But the narrative backbone of the film is formed by Gruelle's relationship with Deanna Walters. The two women came into contact after a brutal 2008 incident in which Walters' husband kidnapped her and her daughter and drove them across several states. Throughout the drive, the man brutally beat Walters and graphic photos in the film show her body blackened and bloodied.
Walters husband initially escaped punishment from any county prosecutors, but finally ended up with a 22-year prison sentence after federal prosecutors took up the case.
One of the primary preoccupations in the film is a question that many domestic-violence sufferers face: Why didn't you just leave? The response is complicated for each person, but Gruelle points out in the film that "leaving an abuser is not an event, it's a process." The film also points out that 75 percent of women killed in domestic-violence homicides died during or after the process of leaving their partner. It's a startling statistic, particularly in light of Boren's death, because it suggests that such domestic-violence killings are far from isolated incidents.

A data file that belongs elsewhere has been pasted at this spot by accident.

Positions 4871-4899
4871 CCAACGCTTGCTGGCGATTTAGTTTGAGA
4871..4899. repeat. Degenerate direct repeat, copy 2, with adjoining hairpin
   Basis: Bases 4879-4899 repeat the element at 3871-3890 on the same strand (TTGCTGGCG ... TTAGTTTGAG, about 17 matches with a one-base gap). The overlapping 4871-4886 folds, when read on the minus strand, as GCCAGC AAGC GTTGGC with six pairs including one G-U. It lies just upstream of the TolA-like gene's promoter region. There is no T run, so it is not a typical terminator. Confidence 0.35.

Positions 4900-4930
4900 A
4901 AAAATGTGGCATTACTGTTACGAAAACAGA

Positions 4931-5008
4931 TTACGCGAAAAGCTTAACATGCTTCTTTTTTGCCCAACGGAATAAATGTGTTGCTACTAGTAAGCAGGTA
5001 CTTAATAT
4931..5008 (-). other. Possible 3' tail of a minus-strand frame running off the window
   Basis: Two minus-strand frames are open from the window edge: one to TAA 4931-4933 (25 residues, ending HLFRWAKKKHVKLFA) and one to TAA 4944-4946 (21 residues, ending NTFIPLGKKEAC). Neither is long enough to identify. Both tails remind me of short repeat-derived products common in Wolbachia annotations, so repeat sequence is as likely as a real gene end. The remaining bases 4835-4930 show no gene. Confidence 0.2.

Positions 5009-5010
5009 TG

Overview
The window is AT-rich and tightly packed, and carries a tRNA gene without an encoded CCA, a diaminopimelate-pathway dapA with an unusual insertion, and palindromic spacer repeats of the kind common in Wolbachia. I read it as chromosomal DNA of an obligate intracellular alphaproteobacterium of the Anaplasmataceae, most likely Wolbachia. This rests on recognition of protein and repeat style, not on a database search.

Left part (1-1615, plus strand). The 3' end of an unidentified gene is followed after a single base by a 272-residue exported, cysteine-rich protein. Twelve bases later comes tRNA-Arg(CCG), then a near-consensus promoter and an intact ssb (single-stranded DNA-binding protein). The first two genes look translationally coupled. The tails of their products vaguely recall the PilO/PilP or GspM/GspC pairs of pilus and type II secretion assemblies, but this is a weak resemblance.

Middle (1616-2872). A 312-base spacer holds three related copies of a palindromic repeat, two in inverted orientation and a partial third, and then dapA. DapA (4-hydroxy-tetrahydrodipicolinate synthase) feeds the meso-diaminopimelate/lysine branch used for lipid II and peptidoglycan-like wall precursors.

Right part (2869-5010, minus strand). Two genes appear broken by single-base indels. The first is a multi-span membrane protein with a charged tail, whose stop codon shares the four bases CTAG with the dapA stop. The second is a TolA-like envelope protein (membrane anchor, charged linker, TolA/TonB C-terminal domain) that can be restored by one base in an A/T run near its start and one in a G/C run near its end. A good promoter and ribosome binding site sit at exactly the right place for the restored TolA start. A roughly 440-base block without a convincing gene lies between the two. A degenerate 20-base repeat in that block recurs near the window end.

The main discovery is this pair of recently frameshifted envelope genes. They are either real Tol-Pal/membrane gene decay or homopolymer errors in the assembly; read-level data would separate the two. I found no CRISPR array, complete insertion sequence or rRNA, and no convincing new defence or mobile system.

Jenn Oxborrow — a program administrator for the Division of Child and Family Services — painted an even more urgent picture Wednesday after the film screening. She said that Utah has higher rates of domestic violence than the national average. Though authorities are still trying to figure out why that might be, Oxborrow speculated that it might be a matter of access; Utah has only 13 shelters but 29 counties, meaning some people are miles and miles away from the nearest place to get help.
In 2013, the result of that patchy coverage meant that nearly 3,000 people who needed help were turned away, Oxborrow said. She added that fixing the problem will require figuring out a way to fund more services.
Oxborrow also pointed out that the Boren family deaths — as well as another murder-suicide in Syracuse in which Kyler Ann Ramsdell-Oliva killed her two daughters — are not isolated incidents: 39.9 percent of Utah's homicides involve domestic violence.
Oxborrow, as well as "Private Violence," both worked to strike an ultimately hopeful tone, saying there are ways to improve. Oxborrow talked about a more coordinated response to domestic violence from government agencies. And the film's whole objective seemed to be reframing the way society thinks of and talks about domestic violence. But they were also both clear about one thing: The issue is far from solved, and many people, primarily women, are trapped and suffering from abusers.